According to the BBC, the proposals would make crypto-assets more traceable and would help stop money-laundering and the financing of terrorism.
The new rules would also prohibit providing anonymous crypto-asset wallets. The Commission argued that crypto-asset transfers should be subject to the same anti-money-laundering rules as wire transfers.
"Given that virtual assets transfers are subject to similar money-laundering and terrorist-financing risks as wire funds transfers. It is logical to use the same legislative instrument to address these common issues", the Commission wrote.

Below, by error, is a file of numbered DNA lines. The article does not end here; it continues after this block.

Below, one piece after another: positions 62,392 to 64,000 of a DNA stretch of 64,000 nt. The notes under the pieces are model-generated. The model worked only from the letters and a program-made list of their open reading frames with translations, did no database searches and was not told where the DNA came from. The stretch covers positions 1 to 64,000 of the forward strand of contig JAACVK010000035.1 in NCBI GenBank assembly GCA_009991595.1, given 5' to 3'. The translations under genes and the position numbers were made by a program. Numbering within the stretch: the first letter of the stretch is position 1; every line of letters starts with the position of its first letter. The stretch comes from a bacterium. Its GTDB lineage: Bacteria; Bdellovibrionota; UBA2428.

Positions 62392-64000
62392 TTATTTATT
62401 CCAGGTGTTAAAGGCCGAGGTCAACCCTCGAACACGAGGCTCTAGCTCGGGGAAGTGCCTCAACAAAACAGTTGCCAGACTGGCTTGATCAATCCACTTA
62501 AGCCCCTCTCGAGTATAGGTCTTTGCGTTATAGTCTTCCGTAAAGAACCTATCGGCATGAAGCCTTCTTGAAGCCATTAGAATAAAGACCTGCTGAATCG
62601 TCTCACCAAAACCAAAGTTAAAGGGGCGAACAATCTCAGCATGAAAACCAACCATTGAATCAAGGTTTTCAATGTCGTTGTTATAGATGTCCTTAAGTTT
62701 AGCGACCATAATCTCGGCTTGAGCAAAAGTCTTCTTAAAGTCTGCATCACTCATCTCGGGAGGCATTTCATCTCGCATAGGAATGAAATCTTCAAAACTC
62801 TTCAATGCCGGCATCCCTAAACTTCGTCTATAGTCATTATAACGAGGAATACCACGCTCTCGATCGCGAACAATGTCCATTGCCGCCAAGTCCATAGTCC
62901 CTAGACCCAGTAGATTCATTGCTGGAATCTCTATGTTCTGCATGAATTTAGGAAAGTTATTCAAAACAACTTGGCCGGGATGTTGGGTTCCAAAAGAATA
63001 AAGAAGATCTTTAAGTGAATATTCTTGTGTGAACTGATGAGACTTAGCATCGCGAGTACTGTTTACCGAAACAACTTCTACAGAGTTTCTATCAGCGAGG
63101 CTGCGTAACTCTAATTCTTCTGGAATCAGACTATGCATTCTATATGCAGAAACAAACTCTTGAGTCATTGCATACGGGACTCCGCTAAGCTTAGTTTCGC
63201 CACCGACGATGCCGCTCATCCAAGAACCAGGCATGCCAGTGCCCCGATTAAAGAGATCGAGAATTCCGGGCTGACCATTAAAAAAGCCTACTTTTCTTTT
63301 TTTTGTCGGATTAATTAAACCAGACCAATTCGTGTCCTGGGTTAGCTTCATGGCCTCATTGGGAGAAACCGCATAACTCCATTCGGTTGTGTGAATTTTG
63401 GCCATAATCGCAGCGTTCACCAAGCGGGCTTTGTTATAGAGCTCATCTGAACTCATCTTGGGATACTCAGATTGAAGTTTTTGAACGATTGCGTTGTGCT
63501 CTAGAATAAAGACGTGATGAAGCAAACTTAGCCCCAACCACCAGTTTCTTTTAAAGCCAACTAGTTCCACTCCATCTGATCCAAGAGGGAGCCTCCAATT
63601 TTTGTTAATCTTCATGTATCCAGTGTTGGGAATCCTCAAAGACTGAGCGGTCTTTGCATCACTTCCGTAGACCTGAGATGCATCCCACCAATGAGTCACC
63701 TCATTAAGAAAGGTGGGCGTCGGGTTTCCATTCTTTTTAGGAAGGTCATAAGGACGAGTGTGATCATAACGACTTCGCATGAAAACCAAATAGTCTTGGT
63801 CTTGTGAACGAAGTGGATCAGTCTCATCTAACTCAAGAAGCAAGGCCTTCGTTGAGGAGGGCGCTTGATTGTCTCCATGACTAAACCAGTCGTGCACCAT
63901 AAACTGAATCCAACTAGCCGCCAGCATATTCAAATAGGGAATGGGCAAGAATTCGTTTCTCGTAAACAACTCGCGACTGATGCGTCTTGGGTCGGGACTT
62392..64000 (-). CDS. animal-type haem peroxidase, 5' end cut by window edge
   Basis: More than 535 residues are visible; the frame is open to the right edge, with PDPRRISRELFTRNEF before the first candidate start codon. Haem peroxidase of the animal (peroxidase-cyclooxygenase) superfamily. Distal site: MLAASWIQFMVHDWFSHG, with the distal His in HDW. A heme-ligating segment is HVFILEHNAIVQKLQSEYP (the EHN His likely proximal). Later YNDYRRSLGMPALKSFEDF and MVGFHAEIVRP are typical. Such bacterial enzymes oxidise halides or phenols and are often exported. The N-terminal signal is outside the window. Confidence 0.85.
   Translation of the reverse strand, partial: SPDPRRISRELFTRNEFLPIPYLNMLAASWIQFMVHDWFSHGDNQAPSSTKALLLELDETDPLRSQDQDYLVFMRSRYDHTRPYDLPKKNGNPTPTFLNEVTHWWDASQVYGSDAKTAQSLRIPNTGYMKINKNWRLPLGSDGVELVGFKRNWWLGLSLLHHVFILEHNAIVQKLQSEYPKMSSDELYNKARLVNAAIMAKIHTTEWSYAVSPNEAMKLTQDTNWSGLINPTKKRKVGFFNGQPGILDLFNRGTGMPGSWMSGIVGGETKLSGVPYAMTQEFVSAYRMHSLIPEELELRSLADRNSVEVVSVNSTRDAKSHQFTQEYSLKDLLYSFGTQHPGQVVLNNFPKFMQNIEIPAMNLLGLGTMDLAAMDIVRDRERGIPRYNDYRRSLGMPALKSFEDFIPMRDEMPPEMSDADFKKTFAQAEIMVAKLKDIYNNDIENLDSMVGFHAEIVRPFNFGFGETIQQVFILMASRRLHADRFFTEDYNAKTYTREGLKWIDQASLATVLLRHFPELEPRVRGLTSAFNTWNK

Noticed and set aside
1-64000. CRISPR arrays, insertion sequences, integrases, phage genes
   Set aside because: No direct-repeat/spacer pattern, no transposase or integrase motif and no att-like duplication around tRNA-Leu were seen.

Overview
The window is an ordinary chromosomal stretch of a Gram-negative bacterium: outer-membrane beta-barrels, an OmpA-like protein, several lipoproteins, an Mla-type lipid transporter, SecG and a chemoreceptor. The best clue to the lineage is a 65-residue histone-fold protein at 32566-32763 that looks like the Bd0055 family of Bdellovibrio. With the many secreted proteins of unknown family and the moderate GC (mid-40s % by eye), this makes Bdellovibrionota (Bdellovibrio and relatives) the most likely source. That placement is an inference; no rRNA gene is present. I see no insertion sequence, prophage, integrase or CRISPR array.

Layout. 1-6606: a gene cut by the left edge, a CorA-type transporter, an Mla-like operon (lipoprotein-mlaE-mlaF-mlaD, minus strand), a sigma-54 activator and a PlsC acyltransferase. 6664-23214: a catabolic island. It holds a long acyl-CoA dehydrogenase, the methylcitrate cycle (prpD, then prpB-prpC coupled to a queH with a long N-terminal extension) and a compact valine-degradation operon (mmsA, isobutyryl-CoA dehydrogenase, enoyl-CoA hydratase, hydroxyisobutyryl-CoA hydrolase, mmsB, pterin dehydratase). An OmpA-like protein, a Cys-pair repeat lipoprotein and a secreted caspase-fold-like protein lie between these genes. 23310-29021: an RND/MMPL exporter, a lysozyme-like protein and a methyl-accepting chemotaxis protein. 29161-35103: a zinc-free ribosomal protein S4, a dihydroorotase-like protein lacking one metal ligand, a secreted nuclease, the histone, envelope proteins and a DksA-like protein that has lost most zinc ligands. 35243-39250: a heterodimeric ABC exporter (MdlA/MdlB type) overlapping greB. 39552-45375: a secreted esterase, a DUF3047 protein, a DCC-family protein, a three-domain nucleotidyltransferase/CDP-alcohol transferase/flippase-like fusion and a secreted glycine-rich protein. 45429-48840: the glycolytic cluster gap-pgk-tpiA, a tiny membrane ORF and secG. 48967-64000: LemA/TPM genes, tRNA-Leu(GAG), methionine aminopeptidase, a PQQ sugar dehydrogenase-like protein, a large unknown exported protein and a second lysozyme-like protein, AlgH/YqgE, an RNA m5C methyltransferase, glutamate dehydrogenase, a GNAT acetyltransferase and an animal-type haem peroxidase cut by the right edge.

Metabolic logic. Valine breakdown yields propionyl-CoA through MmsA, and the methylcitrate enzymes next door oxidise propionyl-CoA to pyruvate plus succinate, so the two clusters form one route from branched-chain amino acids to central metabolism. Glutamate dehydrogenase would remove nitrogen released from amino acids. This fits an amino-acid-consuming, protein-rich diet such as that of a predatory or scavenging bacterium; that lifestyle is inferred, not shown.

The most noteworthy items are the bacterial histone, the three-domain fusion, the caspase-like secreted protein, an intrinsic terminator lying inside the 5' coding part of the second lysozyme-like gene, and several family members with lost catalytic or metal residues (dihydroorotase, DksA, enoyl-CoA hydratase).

While some crypto-asset service providers are already covered by anti-money-laundering rules, the new proposals would "extend these rules to the entire crypto-sector, obliging all service providers to conduct due diligence on their customers", the Commission explained.
Under the proposals, a company transferring crypto-assets for a customer would be obliged to include name, address, date of birth and account number, and the name of the recipient. To become law, the proposals will need the agreement of member states and the European Parliament.
The proposals could take two years to become law.